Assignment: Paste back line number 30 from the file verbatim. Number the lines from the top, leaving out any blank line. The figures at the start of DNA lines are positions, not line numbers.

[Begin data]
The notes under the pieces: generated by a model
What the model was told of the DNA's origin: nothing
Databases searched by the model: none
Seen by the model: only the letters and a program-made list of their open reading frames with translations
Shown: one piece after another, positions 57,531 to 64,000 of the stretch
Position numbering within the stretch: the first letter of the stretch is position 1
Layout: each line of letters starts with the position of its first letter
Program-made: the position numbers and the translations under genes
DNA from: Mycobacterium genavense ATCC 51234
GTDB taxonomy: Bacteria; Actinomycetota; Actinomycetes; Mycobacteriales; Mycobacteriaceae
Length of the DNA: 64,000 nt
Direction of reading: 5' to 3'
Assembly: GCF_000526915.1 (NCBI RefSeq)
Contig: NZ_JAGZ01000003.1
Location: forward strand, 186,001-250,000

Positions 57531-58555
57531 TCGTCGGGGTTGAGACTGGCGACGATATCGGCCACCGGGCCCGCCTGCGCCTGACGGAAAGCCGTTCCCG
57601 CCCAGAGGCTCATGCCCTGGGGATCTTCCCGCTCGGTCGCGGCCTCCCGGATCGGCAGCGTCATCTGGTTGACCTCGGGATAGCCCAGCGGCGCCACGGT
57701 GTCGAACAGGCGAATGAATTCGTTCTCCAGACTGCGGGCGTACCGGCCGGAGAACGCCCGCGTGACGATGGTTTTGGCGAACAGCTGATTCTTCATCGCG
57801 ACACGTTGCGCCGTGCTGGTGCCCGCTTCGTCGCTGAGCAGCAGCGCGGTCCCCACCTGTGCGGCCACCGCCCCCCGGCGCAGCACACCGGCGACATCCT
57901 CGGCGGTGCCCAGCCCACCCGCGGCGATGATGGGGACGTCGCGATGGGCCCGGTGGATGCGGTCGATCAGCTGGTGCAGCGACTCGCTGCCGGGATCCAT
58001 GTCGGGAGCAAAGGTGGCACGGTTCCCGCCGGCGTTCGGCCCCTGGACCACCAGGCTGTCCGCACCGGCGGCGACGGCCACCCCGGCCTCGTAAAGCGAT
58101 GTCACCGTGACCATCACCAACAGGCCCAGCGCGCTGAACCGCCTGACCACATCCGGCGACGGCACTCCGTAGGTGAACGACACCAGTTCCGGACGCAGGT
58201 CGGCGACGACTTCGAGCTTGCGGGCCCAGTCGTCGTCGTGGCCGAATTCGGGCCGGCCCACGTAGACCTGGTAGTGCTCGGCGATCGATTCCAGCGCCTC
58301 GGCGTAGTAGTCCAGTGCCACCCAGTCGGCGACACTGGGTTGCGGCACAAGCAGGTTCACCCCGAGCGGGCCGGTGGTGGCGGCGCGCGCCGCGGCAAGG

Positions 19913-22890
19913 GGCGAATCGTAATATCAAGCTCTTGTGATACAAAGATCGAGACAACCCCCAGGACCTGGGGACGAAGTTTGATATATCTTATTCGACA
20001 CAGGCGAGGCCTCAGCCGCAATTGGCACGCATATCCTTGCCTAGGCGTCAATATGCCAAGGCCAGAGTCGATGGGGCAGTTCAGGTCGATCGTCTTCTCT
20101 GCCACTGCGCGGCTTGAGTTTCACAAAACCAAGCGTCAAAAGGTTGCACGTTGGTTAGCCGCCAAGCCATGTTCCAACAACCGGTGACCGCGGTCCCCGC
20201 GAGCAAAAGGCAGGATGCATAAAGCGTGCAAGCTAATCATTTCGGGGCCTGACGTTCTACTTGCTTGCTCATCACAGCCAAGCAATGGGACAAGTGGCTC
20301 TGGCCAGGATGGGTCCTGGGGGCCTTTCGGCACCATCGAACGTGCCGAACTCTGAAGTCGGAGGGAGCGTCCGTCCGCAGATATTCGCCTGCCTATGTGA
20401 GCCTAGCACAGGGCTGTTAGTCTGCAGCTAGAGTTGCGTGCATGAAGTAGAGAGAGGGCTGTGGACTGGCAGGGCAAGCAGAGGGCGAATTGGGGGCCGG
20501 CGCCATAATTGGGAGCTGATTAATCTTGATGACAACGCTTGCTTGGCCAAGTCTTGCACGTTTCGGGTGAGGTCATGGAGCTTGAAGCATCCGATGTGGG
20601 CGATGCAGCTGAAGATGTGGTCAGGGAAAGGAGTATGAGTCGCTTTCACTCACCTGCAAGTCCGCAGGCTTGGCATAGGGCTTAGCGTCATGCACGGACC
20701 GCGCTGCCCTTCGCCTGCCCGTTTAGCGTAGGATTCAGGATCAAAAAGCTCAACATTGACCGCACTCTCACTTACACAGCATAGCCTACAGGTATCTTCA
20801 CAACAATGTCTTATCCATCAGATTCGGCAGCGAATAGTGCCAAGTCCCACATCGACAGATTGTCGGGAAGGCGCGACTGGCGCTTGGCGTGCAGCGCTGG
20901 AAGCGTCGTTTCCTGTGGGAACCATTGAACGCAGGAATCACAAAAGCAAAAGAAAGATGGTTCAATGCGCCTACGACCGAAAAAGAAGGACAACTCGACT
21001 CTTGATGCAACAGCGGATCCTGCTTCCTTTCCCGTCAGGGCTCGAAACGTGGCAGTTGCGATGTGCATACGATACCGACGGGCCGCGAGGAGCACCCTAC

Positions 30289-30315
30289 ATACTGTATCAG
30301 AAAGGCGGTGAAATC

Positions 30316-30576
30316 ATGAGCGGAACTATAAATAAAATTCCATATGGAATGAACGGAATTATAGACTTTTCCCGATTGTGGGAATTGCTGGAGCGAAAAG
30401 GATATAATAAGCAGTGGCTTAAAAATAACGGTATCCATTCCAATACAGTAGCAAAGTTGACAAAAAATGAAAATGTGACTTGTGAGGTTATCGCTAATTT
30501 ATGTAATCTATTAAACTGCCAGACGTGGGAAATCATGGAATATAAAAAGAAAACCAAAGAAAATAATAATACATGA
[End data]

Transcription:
20201 GAGCAAAAGGCAGGATGCATAAAGCGTGCAAGCTAATCATTTCGGGGCCTGACGTTCTACTTGCTTGCTCATCACAGCCAAGCAATGGGACAAGTGGCTC